Using a 240-volt car charger, available for home installation and in some public locations, you can achieve about 20 miles of range per hour’s charge in the Leaf. You can even plug into a standard 120-volt outlet to charge four miles of range per hour. That’s not going to help you on a road trip, but it means many commuters can easily recover overnight. Some public stations include fast-charging, which in the Leaf gets you 90 miles of charge in 30 minutes. (I use the Leaf as an example because it’s the best-selling, affordable electric car, but other models have similar specs.)
     Speaking of expense, purchase prices are another common concern. Even the least expensive EVs are often above $30,000, and these tend to be compact economy cars. Luxury models, meanwhile, combine sporty performance with eco-friendly fuel savings, but even the cheapest of those (the Tesla Model 3 sedan) starts at nearly $50,000.
      That said, a $7,500 federal tax credit for electric vehicles removes some of the sting. Then there’s the operating expense: BGE customers typically pay about 7.5 cents per kilowatt hour of electricity, which works out to less than $2.50 per 100 miles on most all-electric cars.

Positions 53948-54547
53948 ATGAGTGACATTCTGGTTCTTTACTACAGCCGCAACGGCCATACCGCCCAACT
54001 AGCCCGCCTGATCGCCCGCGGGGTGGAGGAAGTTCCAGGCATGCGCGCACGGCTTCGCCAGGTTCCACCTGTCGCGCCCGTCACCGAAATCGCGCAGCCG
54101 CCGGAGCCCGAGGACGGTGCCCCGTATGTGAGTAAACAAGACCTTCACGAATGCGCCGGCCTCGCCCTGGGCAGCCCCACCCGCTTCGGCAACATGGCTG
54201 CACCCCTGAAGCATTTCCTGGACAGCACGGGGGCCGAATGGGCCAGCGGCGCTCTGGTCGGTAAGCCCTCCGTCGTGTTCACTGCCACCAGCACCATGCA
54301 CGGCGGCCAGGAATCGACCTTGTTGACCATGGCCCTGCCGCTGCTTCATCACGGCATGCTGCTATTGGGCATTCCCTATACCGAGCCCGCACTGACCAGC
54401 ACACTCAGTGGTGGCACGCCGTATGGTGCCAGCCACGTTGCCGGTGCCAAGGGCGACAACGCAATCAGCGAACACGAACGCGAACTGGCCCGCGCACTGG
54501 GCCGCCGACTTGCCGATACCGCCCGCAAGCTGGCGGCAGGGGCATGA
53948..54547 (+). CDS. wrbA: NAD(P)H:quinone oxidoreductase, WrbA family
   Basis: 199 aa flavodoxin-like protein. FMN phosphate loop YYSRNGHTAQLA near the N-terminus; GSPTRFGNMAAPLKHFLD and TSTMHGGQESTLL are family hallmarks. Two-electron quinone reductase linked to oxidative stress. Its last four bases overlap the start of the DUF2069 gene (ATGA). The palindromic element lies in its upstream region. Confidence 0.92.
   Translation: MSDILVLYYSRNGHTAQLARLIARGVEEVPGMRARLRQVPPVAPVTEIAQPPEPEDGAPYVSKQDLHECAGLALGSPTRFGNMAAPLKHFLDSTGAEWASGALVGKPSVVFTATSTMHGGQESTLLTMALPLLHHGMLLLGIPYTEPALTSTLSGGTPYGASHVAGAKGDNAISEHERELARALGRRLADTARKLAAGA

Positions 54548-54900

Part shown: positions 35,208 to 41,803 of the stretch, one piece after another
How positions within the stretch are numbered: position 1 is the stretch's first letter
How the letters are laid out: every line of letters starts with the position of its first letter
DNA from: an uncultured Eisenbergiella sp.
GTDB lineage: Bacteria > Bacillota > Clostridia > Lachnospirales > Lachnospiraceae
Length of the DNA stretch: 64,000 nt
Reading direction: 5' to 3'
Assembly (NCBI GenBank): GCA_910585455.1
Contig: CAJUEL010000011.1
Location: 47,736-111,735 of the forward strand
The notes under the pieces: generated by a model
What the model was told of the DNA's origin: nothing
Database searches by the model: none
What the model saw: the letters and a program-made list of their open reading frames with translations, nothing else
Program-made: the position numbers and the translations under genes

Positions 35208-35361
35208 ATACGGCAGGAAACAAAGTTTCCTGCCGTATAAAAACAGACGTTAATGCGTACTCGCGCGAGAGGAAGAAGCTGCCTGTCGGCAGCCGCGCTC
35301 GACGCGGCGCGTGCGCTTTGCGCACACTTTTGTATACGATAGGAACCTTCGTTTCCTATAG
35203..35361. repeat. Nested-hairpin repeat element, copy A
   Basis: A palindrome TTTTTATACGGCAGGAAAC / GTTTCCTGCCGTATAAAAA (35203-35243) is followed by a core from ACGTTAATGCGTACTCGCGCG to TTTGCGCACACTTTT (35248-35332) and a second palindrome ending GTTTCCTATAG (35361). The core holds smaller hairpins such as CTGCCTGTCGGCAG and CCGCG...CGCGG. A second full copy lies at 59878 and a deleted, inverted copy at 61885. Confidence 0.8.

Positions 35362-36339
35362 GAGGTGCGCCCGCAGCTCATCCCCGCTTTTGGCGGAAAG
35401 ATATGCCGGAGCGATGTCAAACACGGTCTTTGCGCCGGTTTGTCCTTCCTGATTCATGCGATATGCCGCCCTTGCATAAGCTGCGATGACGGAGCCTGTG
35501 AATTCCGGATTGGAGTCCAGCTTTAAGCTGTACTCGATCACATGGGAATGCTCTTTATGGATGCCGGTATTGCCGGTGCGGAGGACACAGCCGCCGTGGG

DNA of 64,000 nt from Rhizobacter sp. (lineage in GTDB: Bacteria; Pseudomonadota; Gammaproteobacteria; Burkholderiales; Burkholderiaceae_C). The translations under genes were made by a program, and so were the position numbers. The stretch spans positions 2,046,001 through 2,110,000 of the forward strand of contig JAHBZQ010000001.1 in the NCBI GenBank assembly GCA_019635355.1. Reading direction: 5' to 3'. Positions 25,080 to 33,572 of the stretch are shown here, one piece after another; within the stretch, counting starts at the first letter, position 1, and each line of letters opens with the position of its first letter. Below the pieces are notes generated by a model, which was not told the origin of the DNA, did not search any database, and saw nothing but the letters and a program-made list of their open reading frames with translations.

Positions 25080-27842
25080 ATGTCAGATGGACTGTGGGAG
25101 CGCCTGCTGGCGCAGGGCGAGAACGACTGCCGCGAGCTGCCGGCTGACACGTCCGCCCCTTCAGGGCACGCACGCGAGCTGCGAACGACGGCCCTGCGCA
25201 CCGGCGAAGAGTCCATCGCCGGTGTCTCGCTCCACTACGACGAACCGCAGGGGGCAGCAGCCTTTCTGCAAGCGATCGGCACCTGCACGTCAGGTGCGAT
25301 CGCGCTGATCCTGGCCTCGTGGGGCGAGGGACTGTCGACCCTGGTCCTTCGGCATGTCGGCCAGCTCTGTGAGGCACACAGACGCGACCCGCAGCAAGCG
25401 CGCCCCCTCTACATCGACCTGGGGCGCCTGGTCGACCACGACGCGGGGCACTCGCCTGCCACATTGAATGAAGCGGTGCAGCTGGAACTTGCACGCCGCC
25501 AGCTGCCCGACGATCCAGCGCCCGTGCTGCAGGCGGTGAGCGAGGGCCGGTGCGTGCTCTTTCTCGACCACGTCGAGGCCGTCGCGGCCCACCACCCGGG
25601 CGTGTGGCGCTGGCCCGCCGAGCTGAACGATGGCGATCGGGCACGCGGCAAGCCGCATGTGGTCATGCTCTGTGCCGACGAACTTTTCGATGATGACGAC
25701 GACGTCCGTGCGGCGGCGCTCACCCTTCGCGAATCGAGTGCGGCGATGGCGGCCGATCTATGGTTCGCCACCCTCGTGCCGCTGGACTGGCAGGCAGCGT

Among all-electric cars, the Leaf and the Volkswagen e-Golf stand out for blending range, comfort, and value, starting at about $30,000. The Chevrolet Bolt brings more interior space and a 238-mile range for about $5,000 more. Tesla’s lineup offers phenomenal performance and a high-tech vibe, and prices align with similarly sized, similarly powerful luxury vehicles.
 
Plug-In Hybrids
     If you just don’t feel comfortable with an all-electric car, or if you want a broader selection of models, a plug-in hybrid may be just the thing.
    With a plug-in hybrid, you charge up a battery with electricity from the grid, but you also have a gasoline engine on board to help if your juice runs out. Nearly every market segment offers a plug-in hybrid, everything from affordable compact cars to minivans to luxury cars.